Intersectionality and research in psychology

Am Psychol. 2009 Apr;64(3):170-80. doi: 10.1037/a0014564.

Abstract

Feminist and critical race theories offer the concept of intersectionality to describe analytic approaches that simultaneously consider the meaning and consequences of multiple categories of identity, difference, and disadvantage. To understand how these categories depend on one another for meaning and are jointly associated with outcomes, reconceptualization of the meaning and significance of the categories is necessary. To accomplish this, the author presents 3 questions for psychologists to ask: Who is included within this category? What role does inequality play? Where are there similarities? The 1st question involves attending to diversity within social categories. The 2nd conceptualizes social categories as connoting hierarchies of privilege and power that structure social and material life. The 3rd looks for commonalities across categories commonly viewed as deeply different. The author concludes with a discussion of the implications and value of these 3 questions for each stage of the research process.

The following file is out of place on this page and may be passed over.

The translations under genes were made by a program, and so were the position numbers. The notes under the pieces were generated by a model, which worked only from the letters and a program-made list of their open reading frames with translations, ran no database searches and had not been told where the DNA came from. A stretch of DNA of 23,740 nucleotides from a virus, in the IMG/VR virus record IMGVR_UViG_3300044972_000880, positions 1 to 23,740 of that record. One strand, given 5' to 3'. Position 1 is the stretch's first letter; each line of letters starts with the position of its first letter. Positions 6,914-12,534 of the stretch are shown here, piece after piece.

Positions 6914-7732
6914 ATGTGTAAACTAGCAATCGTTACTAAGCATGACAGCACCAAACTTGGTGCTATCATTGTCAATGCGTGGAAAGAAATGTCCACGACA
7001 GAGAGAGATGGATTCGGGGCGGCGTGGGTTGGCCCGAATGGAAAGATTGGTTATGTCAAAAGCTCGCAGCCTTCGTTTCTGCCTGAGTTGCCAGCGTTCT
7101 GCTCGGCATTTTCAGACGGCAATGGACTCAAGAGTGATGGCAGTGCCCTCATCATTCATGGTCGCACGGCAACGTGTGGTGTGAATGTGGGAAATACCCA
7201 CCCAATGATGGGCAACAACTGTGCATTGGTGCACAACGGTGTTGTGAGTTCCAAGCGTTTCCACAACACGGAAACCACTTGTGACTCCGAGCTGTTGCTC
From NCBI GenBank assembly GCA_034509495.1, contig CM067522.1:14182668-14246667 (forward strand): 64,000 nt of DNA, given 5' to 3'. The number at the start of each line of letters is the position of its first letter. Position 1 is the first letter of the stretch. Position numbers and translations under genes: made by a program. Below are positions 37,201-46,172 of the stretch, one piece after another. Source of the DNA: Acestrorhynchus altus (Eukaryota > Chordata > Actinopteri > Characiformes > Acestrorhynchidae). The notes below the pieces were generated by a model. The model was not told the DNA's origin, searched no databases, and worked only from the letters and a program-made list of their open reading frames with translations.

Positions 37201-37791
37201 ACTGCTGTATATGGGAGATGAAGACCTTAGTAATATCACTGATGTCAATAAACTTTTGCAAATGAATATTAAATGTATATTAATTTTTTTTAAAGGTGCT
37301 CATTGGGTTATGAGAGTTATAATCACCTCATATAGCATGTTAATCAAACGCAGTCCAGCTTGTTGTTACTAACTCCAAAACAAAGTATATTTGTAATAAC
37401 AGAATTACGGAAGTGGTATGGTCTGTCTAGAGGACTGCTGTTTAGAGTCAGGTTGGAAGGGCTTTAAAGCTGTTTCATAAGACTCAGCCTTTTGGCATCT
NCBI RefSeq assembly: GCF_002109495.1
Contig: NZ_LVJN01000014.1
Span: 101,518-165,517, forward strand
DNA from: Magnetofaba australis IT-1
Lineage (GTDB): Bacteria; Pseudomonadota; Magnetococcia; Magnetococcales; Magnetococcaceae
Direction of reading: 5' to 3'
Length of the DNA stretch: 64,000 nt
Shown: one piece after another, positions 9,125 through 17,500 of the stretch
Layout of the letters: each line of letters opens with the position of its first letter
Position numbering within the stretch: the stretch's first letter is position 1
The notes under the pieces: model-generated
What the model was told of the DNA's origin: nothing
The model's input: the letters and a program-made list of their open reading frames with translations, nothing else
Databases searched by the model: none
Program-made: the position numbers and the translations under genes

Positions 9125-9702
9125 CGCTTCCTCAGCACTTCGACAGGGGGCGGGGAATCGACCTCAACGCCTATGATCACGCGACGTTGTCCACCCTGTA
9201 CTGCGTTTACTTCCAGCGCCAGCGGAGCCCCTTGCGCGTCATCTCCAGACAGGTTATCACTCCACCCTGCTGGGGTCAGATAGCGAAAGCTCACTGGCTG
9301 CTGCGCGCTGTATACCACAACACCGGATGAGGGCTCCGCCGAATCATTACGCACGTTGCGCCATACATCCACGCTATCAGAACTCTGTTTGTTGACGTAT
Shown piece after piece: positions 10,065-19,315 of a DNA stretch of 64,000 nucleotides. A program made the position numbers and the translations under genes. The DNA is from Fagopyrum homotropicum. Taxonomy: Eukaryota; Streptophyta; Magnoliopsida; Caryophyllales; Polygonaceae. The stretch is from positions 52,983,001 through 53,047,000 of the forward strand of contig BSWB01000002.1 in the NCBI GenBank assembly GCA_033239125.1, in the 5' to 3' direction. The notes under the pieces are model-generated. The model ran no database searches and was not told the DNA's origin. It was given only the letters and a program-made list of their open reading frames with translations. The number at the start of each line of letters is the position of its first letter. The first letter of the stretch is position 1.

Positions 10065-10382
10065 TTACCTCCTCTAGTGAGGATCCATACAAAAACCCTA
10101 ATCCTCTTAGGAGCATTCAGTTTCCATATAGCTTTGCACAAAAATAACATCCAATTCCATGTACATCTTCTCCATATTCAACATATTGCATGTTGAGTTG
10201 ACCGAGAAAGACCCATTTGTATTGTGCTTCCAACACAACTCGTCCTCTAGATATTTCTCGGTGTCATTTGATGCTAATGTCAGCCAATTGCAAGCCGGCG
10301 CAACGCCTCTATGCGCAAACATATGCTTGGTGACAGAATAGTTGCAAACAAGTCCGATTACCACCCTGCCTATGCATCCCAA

Publication types

  • Review

MeSH terms

  • Continental Population Groups / psychology*
  • Ethnic Groups / psychology
  • Feminism*
  • Group Processes
  • Humans
  • Psychology / methods*
  • Research Design*
  • Social Class*
  • Social Environment
  • Social Identification
  • United States